The 9855A could reasonably be described as a powerful data acquisition/AI computer. It took input from a variety of military computers, processed data and developed recommended courses of action for its operator. It used a very simple GUI interface (in hindsight, the US government got a bargain on the computers for this GUI interface alone). In particular, the US Navy benefited greatly from these computers. After installing the 9855As, the Navy achieved a 37% efficiency improvement in ship deployment. Between 1983 and 1988, the Navy reduced its requirement for new surface vessels and submarines by 76 ships (another huge bargain for the government!).

So how did the museum acquire its 9855A? From Russia of all places! In 1986, the press reported that the USS Fisch had been lost in a storm over a deep ocean trench near the Aleutian Islands. Well, apparently that trench wasn’t too deep for a Soviet salvage team. For twenty years the USS Fisch sat half-submerged in a salvage yard in Vladivostok. We received an email from Igor Petrovanovichsky who had visited our web site. He asked if we wanted an old HP 9855A! Until that email, I hadn’t actually believed in the existence of the 9855A. I had been told about it by a supposed member of the development team, but I was skeptical since there was no hard evidence (eg manual, photo, brochure, physical unit). And, those old HP guys are often half-crocked anyway. I replied to Igor’s email and asked about the condition of the machine. He told me it was fully operational and that the screen showed a map of southern Alaska and listed out what he thought were GPS coordinates. He said he didn’t know how the computer could work when it wasn’t even plugged in. To make a long story short, the 9855A had been installed next to the nuclear reactor in the Fisch. The reactor was leaking badly and the stray radiation was charging the external backup cesium battery on the 9855A. I sent Igor a replacement Lithium back up battery and he turned off the 9855A after installing the new battery. When we got the machine to Melbourne, it fired right up! Amazing!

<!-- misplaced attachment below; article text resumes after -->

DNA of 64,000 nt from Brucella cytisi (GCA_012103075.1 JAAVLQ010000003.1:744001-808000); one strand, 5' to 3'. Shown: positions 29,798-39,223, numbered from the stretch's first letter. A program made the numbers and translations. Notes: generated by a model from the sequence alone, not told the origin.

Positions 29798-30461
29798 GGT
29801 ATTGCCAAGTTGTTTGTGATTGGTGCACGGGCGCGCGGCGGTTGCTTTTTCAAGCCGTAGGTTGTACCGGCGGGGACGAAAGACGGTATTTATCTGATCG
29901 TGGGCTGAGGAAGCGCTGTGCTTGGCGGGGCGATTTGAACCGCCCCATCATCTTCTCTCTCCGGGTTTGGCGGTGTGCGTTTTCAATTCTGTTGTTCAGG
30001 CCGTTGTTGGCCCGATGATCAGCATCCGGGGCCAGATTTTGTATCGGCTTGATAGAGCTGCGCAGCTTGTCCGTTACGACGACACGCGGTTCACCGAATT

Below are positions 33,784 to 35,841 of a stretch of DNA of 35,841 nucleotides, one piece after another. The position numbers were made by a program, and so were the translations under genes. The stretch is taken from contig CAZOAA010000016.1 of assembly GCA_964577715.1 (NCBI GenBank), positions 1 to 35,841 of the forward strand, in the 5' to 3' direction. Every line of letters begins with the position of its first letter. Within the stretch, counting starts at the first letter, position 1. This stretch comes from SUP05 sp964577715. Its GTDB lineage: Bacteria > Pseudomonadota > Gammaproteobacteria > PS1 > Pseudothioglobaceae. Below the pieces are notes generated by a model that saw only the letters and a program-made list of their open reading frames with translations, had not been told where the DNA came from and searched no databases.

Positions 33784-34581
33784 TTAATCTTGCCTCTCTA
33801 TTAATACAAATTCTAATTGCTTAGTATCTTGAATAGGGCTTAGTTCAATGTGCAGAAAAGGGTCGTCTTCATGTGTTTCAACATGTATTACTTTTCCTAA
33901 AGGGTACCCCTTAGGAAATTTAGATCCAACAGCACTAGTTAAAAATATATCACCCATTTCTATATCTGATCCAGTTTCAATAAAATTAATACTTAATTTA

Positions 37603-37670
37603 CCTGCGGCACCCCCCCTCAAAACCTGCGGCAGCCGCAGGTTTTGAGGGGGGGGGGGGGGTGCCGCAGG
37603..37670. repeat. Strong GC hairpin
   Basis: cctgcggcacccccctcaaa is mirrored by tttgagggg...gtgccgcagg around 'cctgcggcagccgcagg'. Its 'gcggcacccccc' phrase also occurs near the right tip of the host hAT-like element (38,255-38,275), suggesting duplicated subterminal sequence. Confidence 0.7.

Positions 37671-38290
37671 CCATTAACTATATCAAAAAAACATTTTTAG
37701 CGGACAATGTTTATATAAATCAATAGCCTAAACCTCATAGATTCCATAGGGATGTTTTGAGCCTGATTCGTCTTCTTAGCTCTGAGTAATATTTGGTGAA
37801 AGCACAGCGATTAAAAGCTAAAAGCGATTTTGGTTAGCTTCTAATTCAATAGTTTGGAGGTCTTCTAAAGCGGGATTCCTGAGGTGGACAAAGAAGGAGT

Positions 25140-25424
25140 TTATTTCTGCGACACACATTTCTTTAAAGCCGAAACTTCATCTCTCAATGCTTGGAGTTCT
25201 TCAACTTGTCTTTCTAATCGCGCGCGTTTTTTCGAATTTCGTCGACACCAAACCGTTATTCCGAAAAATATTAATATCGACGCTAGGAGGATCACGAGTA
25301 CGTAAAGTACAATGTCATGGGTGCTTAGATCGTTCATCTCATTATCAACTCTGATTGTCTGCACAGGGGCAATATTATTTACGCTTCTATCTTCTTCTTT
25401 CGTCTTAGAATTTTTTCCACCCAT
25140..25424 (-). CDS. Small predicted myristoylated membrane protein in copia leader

After doing some more research, I learned that the lab code name for the 9855A was “Gullible”. I thought the name was very appropriate, especially for anyone who has read this story this far with some belief still in his mind.